Hayley RansomeI started my career in 2010, having graduated in Psychology. I did some casual work to get the money to travel and, on my return, joined a software company and began my technology journey.

I was initially in a customer care-type role, but it was a business with problems to solve, and if you were the kind of person to jump in, then there were lots of opportunities. I quickly moved to an assistant project manager role and progressed through a number of delivery roles. My  years here were very varied and allowed me to be hands-on with the tech, as well as manage people, interact with clients and figure out the fundamentals of business.

I then began work at a digital agency, which was more commercially focused, and it was there that I first met Andy Peddar, who is the CEO of my current company Deazy. I was looking for ways to deliver more efficiently for our clients and business and looked to outsource some of our development work via Deazy. Because I’d seen first-hand how the model works and the impact that it can have on a business in terms of trying to manage your cost base versus your client demands, joining was a no-brainer for me, when the opportunity arose.

I’m now Head of Client Services at Deazy, and there’s four of us in the client services team. Deazy is a curated marketplace of development talent, a platform to intelligently connect enterprises and agencies with development teams. We’re growing fast, the work is great, and I love it.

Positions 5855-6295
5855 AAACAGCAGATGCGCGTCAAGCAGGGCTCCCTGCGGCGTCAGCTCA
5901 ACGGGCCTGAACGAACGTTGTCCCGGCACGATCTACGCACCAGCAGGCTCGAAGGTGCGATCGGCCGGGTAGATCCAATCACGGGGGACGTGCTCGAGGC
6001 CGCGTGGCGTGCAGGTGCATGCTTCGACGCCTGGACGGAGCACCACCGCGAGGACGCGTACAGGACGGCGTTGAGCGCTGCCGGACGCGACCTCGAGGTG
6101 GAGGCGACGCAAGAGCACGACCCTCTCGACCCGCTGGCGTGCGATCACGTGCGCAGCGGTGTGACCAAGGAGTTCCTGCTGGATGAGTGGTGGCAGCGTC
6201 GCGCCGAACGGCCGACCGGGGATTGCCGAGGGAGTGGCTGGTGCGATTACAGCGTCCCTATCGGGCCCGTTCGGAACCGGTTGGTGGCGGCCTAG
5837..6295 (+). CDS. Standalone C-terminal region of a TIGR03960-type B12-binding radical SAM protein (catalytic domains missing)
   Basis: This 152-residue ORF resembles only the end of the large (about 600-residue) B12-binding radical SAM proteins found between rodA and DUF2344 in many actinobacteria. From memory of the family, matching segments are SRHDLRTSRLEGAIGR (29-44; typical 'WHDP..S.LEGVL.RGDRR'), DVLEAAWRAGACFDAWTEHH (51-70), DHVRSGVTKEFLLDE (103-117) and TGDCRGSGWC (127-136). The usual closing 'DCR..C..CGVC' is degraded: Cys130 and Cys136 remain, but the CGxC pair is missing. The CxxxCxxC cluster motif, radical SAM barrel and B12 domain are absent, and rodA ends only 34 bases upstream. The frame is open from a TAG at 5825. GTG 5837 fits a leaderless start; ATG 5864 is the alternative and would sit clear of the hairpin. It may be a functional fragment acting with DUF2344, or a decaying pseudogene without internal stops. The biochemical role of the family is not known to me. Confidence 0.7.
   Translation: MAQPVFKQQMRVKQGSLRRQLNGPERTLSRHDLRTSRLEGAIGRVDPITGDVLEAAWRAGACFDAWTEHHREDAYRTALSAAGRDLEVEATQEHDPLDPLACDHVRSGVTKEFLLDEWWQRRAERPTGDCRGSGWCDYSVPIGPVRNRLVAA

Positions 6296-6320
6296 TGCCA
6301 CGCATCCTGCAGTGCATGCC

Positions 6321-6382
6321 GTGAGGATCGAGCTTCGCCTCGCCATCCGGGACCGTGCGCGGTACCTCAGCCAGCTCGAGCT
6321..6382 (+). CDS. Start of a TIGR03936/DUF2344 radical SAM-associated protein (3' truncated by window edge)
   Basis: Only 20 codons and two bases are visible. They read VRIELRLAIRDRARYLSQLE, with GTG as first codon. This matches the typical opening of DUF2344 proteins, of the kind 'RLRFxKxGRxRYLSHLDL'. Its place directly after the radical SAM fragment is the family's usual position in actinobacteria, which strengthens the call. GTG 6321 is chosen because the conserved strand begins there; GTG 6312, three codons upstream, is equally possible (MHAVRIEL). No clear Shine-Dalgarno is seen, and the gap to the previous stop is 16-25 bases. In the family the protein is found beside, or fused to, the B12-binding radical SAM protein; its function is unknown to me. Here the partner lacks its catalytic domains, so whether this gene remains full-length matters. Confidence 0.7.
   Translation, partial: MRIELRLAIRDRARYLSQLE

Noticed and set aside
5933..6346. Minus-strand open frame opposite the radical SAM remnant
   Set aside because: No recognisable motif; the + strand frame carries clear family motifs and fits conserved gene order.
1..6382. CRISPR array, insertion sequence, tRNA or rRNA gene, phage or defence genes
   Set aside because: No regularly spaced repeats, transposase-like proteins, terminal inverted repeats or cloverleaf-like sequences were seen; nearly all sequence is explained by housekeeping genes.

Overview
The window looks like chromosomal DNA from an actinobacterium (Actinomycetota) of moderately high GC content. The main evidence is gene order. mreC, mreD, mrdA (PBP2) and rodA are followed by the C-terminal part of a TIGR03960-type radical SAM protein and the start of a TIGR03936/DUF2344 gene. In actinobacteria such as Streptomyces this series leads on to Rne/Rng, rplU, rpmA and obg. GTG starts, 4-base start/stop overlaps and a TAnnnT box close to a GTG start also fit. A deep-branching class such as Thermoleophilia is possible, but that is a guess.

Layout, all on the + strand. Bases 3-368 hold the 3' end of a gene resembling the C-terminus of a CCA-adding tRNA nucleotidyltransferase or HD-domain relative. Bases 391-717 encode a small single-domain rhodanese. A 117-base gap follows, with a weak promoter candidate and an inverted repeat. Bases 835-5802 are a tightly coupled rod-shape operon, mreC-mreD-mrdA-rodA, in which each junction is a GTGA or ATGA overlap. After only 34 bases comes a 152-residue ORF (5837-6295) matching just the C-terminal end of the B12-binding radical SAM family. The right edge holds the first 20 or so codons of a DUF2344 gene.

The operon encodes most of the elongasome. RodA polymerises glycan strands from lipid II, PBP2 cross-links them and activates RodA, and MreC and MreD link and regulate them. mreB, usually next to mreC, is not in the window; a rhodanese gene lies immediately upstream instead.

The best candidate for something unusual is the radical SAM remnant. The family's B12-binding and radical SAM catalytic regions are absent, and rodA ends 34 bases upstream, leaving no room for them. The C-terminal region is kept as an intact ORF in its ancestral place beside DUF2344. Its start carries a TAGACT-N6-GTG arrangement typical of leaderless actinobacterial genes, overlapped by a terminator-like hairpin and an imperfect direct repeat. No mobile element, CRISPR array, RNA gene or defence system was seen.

Did you ever sit down and plan your career?

Not much! It sometimes amazes me that I have ended up where I am. I do love technology, but in my personal life I’m not someone that’s glued to their phone, and I like to step away from it on the weekends. But I like seeing technology make people’s lives better, which is what drew me in and it is hard to get bored when there is always so much to learn. I did make a conscious plan to move into a more commercial role a few years ago. I always was the person from the delivery team that would put my hand up to support new business, and I’m definitely enjoying the challenges and rewards that a commercial role brings.

Have you faced any career challenges along the way and how did you overcome these?

At the start of my career, without a doubt. I was often the only woman in the room. I was in my early 20s working with people, who were not used to having a young female in charge of a project and I felt I had to prove myself fast! That could be challenging and isolating at times. But when you are younger, you tend to be a bit more fearless, so at the time it didn’t seem as daunting as it does looking back.

What has been your biggest career achievement to date?

I’m proud of what I’ve been able to do at Deazy, although I should stress that it is very much a team effort. When I started at Deazy in September 2020, there wasn’t a Client Services team. I’ve built that to a team of four, alongside a great portfolio of clients. We are constantly growing and delivering on all our targets, as a team and as a business. I think Deazy is the perfect business for me at this point in my career, providing me the chance to pull everything that I’ve learned in my career into one place. I’ve been given the autonomy to do that, and that’s something for which I’m very grateful.

What one thing do you believe has been a major factor in you achieving success? 

Can I say two!? First of all, I’m tenacious and don’t give up easily, learning fast and taking feedback to improve and keep going.  Then there’s the people element. I’d consider myself empathetic, which has really helped me build relationships. Whether it’s your boss, colleagues or clients, knowing how to communicate effectively is vital.

What top tips would you give to an individual who is trying to excel in their career in technology?